Agamemnon comprises the first night in the Rep's play cycle; The Libation Bearers and The Eumenides together make up the second night. Audience chatter at the end of night two sounded pleased with all the action; in that round there's less talk from the chorus and more drama onstage. But to me it's a weaker show than Agamemnon because the second two plays lack a strong actor in any central role. Rodriguez's Clytaemnestra holds night one together, but Duane Boutté's Orestes can't cohere night two. The one bright moment of honest acting in night two comes from Barbara Oliver, as Orestes' nurse in The Libation Bearers. "A baby's soft insides have a will of their own," she says, reminiscing tenderly in the belief that Orestes has died. Oliver makes her simple speech beautiful and even funny, but the moment is short.

In The Libation Bearers, a chorus of women mourning for Agamemnon (carrying urns of honeyed oil to pour on his grave) encourages Orestes to avenge his father's death by killing his mom. He does so -- with support from Electra, his sister. When they close the vow of vengeance, brother and sister karate-chop the ground and raise their arms slowly, in a strange gesture that may be the worst example of Penny Hutchinson's tacky movement direction. They look like superheroes. I wouldn't have been surprised if Electra had shouted, "Wonder Twin powers -- activate!"

Duane Boutté does find a fierce groove after the murder: Holding a bloody sword over Clytaemnestra, Orestes is triumphant as well as grief-wracked, and Boutté moves through a fragile ecstasy of murder that ends in a vision of guilt. "I killed my mother," he begins, "not with a little justice," but the feeling of triumph is unstable. Finally he describes -- vividly, honestly -- an oncoming flock of Gorgons who want to avenge the death. These are the Furies, called the Eumenides in their merciful form, who will be the chorus for the final play.

The Eumenides is both the best and worst segment of this Oresteia. The set changes are remarkable and the scenes are dramatic and clear, but the acting rides an edge of farce that almost undermines the production. In The Eumenides we watch the cycle of vengeance cursing Orestes' family end in a courtroom drama presided over by the goddess Athena. Michelle Morain plays her as a modern, wiseass voice of reason. She arrives in a ridiculous outfit -- tall-fringed helmet, white toga -- to find the Furies trying to drown Orestes in her temple. "What are you doing?" she essentially says to the writhing, snakelike creatures, who utter lines like "We are the everlasting children of the night." The comedy is intentional at first, but later Morain comes across like Xena talking to a family of lizards.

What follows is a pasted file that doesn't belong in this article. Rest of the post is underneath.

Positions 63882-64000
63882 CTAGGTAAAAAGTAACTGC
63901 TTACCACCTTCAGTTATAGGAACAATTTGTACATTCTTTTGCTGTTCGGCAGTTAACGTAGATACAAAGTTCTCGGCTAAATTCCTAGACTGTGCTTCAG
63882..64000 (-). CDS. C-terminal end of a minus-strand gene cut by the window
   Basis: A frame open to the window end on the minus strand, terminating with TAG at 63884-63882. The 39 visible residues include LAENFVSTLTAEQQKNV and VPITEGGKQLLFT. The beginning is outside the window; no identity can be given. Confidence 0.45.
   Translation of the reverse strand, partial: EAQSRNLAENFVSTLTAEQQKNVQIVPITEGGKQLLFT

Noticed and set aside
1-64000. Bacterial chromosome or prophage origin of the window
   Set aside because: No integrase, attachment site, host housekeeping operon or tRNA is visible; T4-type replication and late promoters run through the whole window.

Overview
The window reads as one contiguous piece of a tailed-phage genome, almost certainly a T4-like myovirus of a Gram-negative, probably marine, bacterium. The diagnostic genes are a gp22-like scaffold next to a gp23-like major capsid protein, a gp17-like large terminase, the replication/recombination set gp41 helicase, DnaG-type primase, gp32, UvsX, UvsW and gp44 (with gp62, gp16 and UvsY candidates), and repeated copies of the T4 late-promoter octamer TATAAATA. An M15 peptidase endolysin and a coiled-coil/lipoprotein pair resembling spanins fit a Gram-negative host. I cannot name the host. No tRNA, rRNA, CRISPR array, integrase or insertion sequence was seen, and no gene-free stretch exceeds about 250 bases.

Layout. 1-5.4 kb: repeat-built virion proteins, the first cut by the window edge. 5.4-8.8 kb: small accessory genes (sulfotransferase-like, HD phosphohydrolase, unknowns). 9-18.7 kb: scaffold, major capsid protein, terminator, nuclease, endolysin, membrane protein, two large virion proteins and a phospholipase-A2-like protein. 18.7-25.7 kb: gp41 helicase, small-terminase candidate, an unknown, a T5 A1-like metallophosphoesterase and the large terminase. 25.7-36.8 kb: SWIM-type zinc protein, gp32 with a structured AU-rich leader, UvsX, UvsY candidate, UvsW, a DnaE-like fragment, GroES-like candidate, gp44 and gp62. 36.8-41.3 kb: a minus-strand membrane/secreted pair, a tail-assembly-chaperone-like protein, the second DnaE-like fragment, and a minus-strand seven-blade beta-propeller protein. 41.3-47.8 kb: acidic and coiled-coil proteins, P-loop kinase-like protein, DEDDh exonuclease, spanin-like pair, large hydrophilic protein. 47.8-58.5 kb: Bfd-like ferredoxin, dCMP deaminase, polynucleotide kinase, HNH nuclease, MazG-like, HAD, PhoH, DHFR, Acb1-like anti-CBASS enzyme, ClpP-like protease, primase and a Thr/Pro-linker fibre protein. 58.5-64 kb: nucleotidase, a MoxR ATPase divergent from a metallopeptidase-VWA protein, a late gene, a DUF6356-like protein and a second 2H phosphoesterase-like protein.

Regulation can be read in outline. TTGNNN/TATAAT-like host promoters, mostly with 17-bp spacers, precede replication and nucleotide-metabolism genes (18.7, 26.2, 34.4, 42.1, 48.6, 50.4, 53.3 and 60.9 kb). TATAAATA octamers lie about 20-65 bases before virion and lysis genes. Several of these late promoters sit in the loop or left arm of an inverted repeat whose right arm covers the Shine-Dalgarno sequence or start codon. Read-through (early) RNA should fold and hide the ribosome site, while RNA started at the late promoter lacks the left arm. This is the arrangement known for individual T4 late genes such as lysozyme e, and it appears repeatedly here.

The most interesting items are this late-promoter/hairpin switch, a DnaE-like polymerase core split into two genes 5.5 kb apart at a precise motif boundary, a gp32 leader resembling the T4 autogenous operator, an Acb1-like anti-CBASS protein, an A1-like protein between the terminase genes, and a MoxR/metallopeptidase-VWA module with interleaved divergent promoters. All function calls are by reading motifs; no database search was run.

Athena organizes a trial, and before a jury in modern dress Orestes is absolved. Aeschylus' point was that the structures of Athenian democracy broke a long cycle of blood lust and vengeance and made Athens merciful, civilized, rational, and great. Taccone's and Wadsworth's point is that the structures of American democracy (such as the jury system) have made America great. It's not an original point, or even airtight, but Morain's Athena makes it ringingly. The snakelike Furies are converted to Eumenides, and the show ends, literally, on a high note, sung by the impressive Angelina Reáux.

Reáux, as the priestess of Apollo, and Robynn Rodriguez, who returns as Clytaemnestra's ghost, give the strongest performances in The Eumenides, but they're not important enough characters to hold it all together. Michelle Morain's wisecracking Athena is funny but not quite integrated; her humor isn't under control. These clanking notes -- like so much of this Oresteia -- come close to dropping a big turtle on Aeschylus, killing him right there on the stage.